Now is a great time to bet on Apple, says Goldman Sachs

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Step right up and place your AAPL bets.
Photo: Apple

Stocks have been getting crushed all year, but according to Goldman Sachs, now is the perfect time to starting betting on Apple options.

Goldman Sachs’ options team has pointed out that Apple options prices are especially low right now compared to the the S&P 500, making it a great target for purchasing a ‘straddle’, which could score investors a big payday if Apple shares move higher or lower than currently expected.

Straddle options work by allowing investors to purchase a bullish and bearish option on a stock so that they make money off the volatility of shares. It’s an advanced investment for most traders to make and it’s not cheap, but Susquehanna’s Stacey Gilbert explains that it’s cheap relative to volatility expectations for the overall market.

Apple is ‘biggest destroyer of wealth this year’

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Apple stock
Apple stock is leading the way for losing investors money.
Screenshot: Evan Killham/Cult of Mac

We can add another award to Apple’s long list, although the company might not be too happy to accept it: The iPhone maker’s stock lost the most value of any tech company this year.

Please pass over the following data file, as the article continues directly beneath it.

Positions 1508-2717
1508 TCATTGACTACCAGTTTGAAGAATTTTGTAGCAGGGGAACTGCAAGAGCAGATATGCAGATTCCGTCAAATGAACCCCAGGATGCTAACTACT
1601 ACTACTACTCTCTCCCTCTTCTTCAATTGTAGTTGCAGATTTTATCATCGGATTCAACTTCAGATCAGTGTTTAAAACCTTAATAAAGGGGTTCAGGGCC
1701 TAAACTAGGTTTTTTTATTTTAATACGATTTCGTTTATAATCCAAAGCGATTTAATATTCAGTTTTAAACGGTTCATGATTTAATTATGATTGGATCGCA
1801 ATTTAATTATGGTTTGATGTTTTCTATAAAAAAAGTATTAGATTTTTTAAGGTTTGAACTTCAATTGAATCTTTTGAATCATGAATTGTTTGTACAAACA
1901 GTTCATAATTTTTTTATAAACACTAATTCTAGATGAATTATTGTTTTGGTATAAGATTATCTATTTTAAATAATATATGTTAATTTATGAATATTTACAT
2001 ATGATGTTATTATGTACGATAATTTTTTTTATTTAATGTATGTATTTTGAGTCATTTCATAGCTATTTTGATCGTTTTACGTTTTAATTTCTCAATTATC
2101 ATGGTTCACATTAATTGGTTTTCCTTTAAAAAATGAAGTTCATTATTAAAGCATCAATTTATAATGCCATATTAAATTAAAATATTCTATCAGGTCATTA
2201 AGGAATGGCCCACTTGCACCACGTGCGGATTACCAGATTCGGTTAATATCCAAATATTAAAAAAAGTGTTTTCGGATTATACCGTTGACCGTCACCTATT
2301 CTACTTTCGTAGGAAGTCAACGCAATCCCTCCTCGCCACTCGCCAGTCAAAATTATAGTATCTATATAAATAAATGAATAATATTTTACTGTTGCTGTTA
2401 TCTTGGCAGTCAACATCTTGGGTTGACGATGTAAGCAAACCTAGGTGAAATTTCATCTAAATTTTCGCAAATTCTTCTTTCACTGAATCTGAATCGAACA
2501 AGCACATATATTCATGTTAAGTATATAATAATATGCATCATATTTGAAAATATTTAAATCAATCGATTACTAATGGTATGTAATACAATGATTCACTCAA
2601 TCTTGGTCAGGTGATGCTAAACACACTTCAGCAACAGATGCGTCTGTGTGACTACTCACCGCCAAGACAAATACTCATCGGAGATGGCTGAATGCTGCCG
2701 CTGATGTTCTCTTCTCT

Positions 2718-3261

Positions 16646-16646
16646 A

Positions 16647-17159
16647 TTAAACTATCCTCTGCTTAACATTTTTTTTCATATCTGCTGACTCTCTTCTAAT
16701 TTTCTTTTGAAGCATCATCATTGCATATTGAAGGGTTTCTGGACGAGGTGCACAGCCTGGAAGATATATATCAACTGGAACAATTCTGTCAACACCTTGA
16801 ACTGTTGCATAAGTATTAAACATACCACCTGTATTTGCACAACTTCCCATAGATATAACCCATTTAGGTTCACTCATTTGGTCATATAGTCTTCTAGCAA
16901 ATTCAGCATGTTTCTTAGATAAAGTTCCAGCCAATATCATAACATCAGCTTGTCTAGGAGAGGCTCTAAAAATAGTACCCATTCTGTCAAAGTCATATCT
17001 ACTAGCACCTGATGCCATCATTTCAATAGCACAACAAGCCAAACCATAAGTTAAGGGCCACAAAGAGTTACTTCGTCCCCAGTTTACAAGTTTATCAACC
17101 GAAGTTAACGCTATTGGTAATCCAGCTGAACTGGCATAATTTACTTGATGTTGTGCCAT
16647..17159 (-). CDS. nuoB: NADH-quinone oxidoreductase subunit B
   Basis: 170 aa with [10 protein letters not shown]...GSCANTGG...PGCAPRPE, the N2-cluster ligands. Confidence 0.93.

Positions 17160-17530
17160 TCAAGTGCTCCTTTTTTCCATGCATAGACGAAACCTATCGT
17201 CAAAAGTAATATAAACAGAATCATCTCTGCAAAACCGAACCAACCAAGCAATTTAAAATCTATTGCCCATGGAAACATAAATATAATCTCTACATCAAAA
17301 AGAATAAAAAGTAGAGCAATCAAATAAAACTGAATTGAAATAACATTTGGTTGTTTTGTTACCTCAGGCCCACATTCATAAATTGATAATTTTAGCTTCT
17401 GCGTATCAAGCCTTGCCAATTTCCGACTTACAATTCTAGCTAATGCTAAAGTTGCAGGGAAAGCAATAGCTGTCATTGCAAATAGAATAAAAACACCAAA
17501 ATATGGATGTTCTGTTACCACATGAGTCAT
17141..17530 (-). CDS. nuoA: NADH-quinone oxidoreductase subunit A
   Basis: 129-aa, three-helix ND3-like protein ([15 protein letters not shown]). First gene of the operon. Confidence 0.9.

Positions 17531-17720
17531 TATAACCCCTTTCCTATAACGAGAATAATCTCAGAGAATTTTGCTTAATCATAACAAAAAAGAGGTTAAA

The news comes out of a study from USA Today that reports a shocking average 14 percent decline in value from 462 tech companies. That drop resulted in total losses of $529 billion, but Cupertino is the lead horseman in this year’s stockpocalypse.

John Sculley: We Had The Funds To Buy BlackBerry, But We Waited Too Long

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John-Sculley

Former Apple CEO John Sculley has confirmed that he and a group of investors were lining up a bid for BlackBerry, but they waited too long and lost out. In an interview on Bloomberg Surveillance, Sculley reveals how he was surprised when the struggling smartphone maker announced a $1 billion investment deal earlier this week.

Investor Dumps Apple Stock Because Steve Jobs Was A ‘Really Awful’ Person

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You're *just now* figuring this out?
You're *just now* figuring this out?

File this one under, “huh?”

CNBC reported Monday that billionaire hedge-fund investor Julian Robertson sold all of his shares in Apple because he’d recently read a biography of founder Steve Jobs, and found the former CEO of Apple to be a “really awful person.”

Robertson admits that the stock did very well for him, but would rather “let someone else make the money from now on,” as he said on CNBC’s investment show, Closing Bell.